We are continuously tinkering with technology. We have a team called HDS Labs, which essentially takes new technologies and tries to make products, whether it is something like a motion-capturing engine or whether it is targeting radio frequencies or whether it is on-ground activations. This team is not involved in our day-to-day client updates and retainers. They bring in the best pieces of technology out there and create products which will help brands in the future, help brands gather a lot more data which can be used to market to individuals in a better and smarter way.

There are times when brands come to us and we come up with a solution through technology, or we already have these products in store and we see which one fits that particular brand. Everyone wants to look like a brand which is forward thinking, and the means to that is to include technology in whatever you are doing. So technology is pretty much the center of what we are thinking.

Do you ever feel that you have gotten stuck in your way of thinking after all this time?

At times you do tend to get stuck in your own ways of thinking of sorts because time has moved forward, the target group has changed. What they believe in, the stuff that excites them is a lot different from what you think will excite them, that’s why I have a lot of young people on my team. The average age in our office is about 24 or so, and I am constantly learning from them. For me the process of learning never ends, and the best way to learn about the medium is to be around the people who live and breathe it. That’s one of the reasons why you will always have a young bunch of individuals working in this particular medium. People here will evolve, they will move forward, and they will hire younger individuals because they are the new age consumers also.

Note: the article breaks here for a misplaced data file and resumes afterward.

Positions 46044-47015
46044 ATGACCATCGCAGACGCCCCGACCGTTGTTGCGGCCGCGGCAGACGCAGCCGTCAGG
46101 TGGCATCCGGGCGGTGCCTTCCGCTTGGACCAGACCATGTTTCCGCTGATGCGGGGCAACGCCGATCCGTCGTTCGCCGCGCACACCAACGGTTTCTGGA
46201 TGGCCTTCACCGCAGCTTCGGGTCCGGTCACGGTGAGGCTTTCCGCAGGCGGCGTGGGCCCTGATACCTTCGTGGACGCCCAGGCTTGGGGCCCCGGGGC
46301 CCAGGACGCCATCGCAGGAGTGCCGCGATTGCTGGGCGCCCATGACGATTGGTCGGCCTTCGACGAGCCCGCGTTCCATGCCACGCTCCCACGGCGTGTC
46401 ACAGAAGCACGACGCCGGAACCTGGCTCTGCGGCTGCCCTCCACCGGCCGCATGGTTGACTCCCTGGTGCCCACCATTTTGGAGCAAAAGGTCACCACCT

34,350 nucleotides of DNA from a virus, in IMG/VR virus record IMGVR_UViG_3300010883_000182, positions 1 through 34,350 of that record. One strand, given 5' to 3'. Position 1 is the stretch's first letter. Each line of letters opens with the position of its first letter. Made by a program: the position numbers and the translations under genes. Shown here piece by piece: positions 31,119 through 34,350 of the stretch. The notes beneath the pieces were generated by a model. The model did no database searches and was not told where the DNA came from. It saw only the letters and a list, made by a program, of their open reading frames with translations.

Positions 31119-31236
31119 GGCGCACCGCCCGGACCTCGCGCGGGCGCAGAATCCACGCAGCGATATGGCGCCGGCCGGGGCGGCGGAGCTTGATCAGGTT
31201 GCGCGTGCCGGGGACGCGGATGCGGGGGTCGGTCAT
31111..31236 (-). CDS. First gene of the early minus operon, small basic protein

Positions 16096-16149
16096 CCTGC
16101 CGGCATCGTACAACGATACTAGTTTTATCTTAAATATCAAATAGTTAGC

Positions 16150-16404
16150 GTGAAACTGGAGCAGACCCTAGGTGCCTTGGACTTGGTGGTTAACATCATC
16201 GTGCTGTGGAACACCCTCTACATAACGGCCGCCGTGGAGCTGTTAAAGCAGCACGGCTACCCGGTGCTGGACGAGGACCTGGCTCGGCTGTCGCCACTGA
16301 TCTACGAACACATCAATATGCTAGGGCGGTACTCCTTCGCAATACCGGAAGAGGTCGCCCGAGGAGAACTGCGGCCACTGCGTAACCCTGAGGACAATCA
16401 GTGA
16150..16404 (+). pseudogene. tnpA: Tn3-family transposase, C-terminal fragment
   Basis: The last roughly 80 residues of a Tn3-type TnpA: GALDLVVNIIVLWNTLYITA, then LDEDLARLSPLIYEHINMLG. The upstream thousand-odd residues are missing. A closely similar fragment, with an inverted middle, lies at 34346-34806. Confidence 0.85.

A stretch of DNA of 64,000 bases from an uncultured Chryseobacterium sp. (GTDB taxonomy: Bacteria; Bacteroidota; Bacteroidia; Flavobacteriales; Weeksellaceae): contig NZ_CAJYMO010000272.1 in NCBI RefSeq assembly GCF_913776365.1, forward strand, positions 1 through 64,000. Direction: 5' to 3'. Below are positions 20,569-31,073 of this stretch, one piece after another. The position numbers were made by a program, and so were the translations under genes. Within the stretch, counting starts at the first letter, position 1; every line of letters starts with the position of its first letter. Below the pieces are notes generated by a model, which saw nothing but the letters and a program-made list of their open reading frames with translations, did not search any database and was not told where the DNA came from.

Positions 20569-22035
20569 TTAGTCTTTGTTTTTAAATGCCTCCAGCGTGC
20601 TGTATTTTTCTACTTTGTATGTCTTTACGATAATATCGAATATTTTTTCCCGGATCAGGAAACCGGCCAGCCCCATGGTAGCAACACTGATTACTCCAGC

Art schools don’t teach programming and coding. Programmers don’t learn art. How does one develop talent?

Being that my skills were in Art, where I gained a bit over the rest was the fact that I started coding too. When you are in an environment that is passionate about what you do, you tend to pick up each other’s skills and that exchange of knowledge is very important in building the thinking ability of both the programmer and the designer. In this medium it is so important for the programmer to have a designer’s mind while coding and a designer to have a coder’s mind when designing. Both of them need to be in-sync with each other else the end product will just not be what was conceptualised.

Which digital agencies are doing good work these days?

I see some good work coming out of a few established agencies like 22feet and Indigo Consulting. The Mainline Agencies too are beginning to make their mark like iContract & Grey Digital.